Two Fine Ralphs – Blane and Sharon: “An Occasional Man” and “My Dream is Yours” (2001)

“An Occasional Man”

Composed by Ralph Blane and Hugh Martin; arranged by Ralph Sharon.

Recorded by the Ralph Sharon Quartet for DRG Records on August 14, 2001 in New York.

Ralph Sharon, piano, Gray Sargent, guitar; Paul Langosch, bass; Clayton Cameron, drums.

The story:

The composer Ralph Blane (1914-1995) is not as well-known as the giants of American Popular Song, Jerome Kern, Irving Berlin, Richard Rodgers, Cole Porter and George Gershwin. Nevertheless, he had a very successful career as a songwriter. Blane was born Ralph Uriah Hunsecker in Broken Arrow, Oklahoma. He found his way to New York City where he studied singing with Estelle Liebling in the early 1930s. He began his career as a radio singer on NBC in the 1930s before turning to the Broadway theater. He was featured in New Faces of 1936 (1936), Hurray for What (1937), and Louisiana Purchase (1940) on Broadway. In 1940 he formed a vocal quartet (“The Martins”) with his friend Hugh Martin, which performed on radio and in nightclubs.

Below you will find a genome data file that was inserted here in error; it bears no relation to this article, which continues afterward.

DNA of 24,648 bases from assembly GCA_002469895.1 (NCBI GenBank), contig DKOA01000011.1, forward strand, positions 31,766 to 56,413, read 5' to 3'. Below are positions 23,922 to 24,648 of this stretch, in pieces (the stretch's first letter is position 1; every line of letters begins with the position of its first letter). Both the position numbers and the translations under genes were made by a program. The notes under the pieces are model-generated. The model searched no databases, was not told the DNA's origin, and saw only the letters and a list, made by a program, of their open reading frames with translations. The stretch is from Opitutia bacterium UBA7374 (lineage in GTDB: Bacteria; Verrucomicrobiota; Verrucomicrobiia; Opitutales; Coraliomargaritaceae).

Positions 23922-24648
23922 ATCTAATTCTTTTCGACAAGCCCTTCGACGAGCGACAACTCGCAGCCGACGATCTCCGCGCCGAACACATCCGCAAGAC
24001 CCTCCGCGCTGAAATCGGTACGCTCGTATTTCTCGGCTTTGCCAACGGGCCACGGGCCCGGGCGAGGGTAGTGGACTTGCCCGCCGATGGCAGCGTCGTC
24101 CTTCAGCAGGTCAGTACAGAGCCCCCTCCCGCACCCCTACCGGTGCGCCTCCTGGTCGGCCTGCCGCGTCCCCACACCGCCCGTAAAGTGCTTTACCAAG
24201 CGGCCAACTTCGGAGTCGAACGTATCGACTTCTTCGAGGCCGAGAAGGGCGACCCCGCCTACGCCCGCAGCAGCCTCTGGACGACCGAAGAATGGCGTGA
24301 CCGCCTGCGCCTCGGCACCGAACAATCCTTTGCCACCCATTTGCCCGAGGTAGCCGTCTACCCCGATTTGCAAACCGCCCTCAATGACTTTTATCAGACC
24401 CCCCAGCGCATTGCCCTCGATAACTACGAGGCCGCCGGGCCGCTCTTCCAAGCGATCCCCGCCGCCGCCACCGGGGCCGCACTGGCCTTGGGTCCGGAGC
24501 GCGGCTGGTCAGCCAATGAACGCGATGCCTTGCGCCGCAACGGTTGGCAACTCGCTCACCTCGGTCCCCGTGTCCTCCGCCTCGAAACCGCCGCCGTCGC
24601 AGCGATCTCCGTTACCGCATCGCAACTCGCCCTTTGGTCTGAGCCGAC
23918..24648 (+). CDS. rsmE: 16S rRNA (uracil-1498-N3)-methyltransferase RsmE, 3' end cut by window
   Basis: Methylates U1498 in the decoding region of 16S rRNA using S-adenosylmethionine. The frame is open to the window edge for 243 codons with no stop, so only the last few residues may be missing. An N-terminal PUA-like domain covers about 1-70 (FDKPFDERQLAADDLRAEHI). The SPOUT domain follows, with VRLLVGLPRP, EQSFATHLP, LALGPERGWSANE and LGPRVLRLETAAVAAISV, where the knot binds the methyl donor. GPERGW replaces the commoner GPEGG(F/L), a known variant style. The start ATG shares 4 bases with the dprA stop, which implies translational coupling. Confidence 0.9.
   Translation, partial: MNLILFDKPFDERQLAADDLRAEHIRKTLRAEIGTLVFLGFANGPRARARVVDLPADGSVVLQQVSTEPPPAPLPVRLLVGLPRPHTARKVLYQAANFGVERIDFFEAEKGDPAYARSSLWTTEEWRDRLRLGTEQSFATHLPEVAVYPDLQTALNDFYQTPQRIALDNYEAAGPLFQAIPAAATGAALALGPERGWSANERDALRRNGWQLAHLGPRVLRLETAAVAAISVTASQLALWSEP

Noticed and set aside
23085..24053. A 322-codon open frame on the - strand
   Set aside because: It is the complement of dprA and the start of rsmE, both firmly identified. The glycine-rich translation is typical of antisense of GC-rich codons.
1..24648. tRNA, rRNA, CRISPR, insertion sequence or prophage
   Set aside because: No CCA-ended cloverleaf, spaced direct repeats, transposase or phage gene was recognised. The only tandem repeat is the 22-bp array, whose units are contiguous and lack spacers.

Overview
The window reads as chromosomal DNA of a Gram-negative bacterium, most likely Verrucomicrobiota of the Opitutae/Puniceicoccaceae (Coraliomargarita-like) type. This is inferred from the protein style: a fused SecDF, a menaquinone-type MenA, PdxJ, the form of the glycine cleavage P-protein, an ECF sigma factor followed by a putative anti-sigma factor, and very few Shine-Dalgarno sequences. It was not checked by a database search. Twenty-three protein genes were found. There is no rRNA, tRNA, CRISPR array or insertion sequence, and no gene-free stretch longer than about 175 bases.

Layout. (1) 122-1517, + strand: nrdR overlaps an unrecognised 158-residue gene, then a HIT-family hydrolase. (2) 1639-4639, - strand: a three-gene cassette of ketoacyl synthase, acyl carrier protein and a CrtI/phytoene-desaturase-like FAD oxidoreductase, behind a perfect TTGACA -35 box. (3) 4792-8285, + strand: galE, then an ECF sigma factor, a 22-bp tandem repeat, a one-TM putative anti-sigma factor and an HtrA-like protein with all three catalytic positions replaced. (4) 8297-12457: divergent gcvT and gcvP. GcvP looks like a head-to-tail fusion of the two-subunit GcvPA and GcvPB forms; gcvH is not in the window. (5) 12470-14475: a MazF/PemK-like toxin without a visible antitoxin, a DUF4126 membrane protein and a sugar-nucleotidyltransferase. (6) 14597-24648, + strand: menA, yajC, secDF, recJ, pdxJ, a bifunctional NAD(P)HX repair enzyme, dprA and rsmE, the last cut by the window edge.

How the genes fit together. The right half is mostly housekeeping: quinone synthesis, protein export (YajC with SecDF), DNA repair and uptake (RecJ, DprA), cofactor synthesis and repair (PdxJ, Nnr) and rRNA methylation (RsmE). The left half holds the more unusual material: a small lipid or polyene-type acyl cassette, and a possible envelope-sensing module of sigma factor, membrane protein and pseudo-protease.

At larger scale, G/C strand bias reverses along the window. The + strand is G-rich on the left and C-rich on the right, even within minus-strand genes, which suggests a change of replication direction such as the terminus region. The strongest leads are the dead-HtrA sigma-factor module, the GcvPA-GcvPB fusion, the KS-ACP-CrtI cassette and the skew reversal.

Martin and Blane also formed a songwriting partnership. Together they wrote music and lyrics the films Best Foot Forward (1941) and Three Wishes for Jamie (1952). The duo penned several songs that would become standards for the stage and for M-G-M musicals, including most notably, Meet Me in St. Louis (1944). The team’s best-known songs including “The Boy Next Door,” “The Trolley Song,” and “Have Yourself a Merry Little Christmas,” one of the truly great Christmas songs. Those three were written for that extremely popular M-G-M film.

Facing the challenge of writing a song about a trolley for inclusion in Meet Me in St. Louis, Martin and Blane visited a public library, and in a book found the caption “clang, clang, clang went the trolley,” which became the “hook”  for the lyric for “The Trolley Song,” which earned them their first Oscar nomination. (Their second was for “Pass That Peace Pipe,” written in collaboration with Roger Edens for the 1947 M-G-M film Good News.) Meet Me in St. Louis was adapted in 1989 for a Broadway musical of the same name. (Above left: Ralph Blane and Hugh Martin in the 1940s.)

Ralph Blane also collaborated with composers Harry Warren, Harold Arlen, Kay Thompson, among others. (1)

Ralph Simon Sharon (1923–2015) was an English-American jazz pianist and arranger. He is best known for his work with singer Tony Bennett as his accompanist on many recordings and live performances over a period of several decades, starting in 1958.

Sharon was born in London, England to an English mother and Latvian father. He emigrated to the United States in 1954, and became a naturalized U.S. citizen in 1959.

By the late 1950s, Ralph Sharon was working very often with Tony Bennett, his skill as an accompanist and arranger being key assets in Bennett’s then-increasing popular success. Their musical collaboration led to many Grammy Award winning studio recordings, and successful tours.